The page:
• That is, in the fluorescent lamp 80 of the present embodiment, as shown in FIG. 2(A), the constitution is such that heat generated by the electrode 88 is dissipated by disposing the cooling mechanism (fan) 84 in the vicinity of and above the electrode 88 at each of the opposite ends of the fluorescent lamp 80 and rotating it at an appropriate rotational speed. In accordance with such a constitution, it is possible to dissipate the heat generated by the electrode 88 and suppress any increase in the temperature of the electrode 88, and it becomes possible to suppress the temperature of the electrode 88 to within a range in which the getter 89 and a member mounted thereon do not vaporize, thereby solving the problem of vaporized material adhering to the inner face, etc. of the bulb 86 and blackening the inner face of the bulb 86.
  • In the fluorescent lamp 80 of the present embodiment, measures are taken by disposing the cooling air cooling mechanism (fan) 84 in order to cool the vicinity of the electrode 88 of the bulb 86, but the cooling method is not limited thereto, and other than the above as shown, for example, in FIG. 3, a constitution in which a getter and a member mounted thereon are cooled by disposing a heat pipe 95 along an outer wall of a bulb 86 around two electrodes 88 of the bulb 86 may suitably be used. Here, as the heat pipe 95, various types of media that have a required capacity (cooling capacity) may be used appropriately.
  • Referring back to FIG. 1, explanation of the overall constitution of the UV irradiation unit 52 is continued.
  • The housing 82 of the UV irradiation unit 52 has a parallelepiped box shape, and is disposed so as to surround the periphery of the fluorescent lamp 80. The housing 82 has an open face on the recording medium P side. That is, the face of the housing 82 on the recording medium side is an aperture, and light emitted by the fluorescent lamp 80 passes through the aperture of the housing 82 and irradiates the recording medium P.
  • The cooling mechanism 84 is an air blower such as the above-mentioned cooling fan or a blower, and is disposed on the side, opposite to the recording medium P side, of the fluorescent lamp 80 within the housing 82 (that is, the upper side of the fluorescent lamp 80 in FIG. 1). The cooling mechanism 84 cools the fluorescent lamp 80 by blowing air toward the fluorescent lamp 80.
  • The cooling mechanism 84 further comprises a temperature sensor for detecting the temperature of the fluorescent lamp 80, and maintains the temperature of the fluorescent lamp 80 at a constant temperature by adjusting the amount of air and the time for which air is blown so as to adjust the amount of cooling (amount of air blown, time for which air is blown, etc.).
  • The housing 82 preferably has an aperture in an upper part or a side face, the aperture taking in air that is blown by the cooling mechanism 84 to the fluorescent lamp 80.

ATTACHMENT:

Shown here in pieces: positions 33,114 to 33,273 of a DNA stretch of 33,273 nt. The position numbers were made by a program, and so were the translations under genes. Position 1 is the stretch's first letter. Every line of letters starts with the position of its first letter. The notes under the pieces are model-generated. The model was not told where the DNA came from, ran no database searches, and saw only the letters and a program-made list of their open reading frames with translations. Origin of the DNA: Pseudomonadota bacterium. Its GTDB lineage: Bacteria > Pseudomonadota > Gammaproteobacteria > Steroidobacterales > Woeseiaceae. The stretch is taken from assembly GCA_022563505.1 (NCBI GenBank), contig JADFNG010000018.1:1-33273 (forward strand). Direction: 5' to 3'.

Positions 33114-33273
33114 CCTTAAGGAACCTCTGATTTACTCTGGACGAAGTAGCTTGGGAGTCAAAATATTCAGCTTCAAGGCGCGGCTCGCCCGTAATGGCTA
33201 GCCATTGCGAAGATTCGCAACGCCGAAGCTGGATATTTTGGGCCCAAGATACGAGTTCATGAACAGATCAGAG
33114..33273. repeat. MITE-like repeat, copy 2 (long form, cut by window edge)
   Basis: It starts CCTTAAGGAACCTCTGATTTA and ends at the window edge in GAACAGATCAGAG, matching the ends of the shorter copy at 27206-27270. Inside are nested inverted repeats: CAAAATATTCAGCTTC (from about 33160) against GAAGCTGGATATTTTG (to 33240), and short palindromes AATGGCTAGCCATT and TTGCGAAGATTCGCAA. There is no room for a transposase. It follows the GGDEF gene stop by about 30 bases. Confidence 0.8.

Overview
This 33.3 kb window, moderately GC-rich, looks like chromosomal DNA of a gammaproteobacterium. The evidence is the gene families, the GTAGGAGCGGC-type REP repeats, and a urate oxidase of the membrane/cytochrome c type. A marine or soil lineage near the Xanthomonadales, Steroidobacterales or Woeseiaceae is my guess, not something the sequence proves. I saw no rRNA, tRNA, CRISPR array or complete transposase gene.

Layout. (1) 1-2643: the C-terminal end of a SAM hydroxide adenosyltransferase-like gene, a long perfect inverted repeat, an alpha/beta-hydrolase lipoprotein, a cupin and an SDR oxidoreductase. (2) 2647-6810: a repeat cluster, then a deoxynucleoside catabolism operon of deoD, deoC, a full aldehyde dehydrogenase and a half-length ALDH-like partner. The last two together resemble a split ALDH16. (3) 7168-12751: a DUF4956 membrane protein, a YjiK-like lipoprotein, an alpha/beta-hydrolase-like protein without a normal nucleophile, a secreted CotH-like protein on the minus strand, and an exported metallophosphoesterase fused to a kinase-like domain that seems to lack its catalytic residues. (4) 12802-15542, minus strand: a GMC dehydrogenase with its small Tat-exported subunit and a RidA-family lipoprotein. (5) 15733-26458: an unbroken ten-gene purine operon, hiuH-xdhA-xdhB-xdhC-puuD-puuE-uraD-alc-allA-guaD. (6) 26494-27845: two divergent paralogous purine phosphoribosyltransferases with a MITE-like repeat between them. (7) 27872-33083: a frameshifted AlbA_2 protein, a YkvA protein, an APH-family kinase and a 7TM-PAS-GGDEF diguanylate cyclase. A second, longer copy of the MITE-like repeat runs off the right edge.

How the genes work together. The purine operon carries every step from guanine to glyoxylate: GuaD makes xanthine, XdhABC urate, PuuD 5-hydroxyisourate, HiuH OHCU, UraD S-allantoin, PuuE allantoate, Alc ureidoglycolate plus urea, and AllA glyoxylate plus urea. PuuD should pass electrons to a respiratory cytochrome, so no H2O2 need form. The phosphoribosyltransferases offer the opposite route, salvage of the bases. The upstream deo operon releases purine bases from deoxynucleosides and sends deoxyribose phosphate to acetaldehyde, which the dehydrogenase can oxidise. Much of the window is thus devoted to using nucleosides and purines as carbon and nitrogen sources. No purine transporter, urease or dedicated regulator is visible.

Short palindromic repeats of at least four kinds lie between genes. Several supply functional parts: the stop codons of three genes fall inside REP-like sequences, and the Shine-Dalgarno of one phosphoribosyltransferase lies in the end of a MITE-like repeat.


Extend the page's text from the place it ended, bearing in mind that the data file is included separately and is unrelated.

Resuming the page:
• The UV irradiation unit 52 is basically constituted as described above.
  • The control section 20 is connected to the recording heads 48 of the recording head unit 46, converts image data sent from the input device 22 into a drawing signal, controls the discharge/non-discharge of the ink composition of the recording heads 48, and forms an image on the recording medium P.
  • The inkjet recording system 10 is basically constituted as described above.
  • The ‘semi-curing of the undercoat liquid’ and ‘semi-curing of the ink composition’ are explained below.
  • In the present invention, ‘semi-curing of the undercoat liquid’ means partial curing (partially cured; partial curing) and refers to a state in which the undercoat liquid is partially cured but not completely cured. When the undercoat liquid applied on top of the recording medium P is semi-cured, the degree of curing may be nonuniform; preferably curing proceeds in the depth direction of the undercoat liquid. Here, in the present embodiment, the undercoat liquid being semi-cured is an undercoat liquid which forms an undercoat layer.
  • For example, when a cationically polymerizable undercoat liquid is cured in humid air, since there is inhibition of cationic polymerization by moisture, curing progresses in the interior of the undercoat liquid, and curing on the surface tends to be delayed.
  • By using this cationically polymerizable undercoat liquid under humid conditions where there is inhibition of cationic polymerization so as to partially photocure it, the degree of curing of the undercoat liquid can be made higher in the interior than the exterior.
  • In this way, by semi-curing the undercoat liquid and firing the ink composition onto the semi-cured undercoat liquid, a technical effect that is preferable for the quality of the resulting printed material can be obtained. Furthermore, the operational mechanism can be confirmed by examination of a cross-section of the printed material.
  • Semi-curing of the undercoat liquid (that is, the undercoat layer formed on the recording medium P by the undercoat liquid) is explained in detail below. A high concentration area when about 12 pL of an ink composition (that is, an ink composition liquid droplet) is fired on a thickness of about 5 μm of semi-cured undercoat liquid provided on the recording medium P is explained as one example.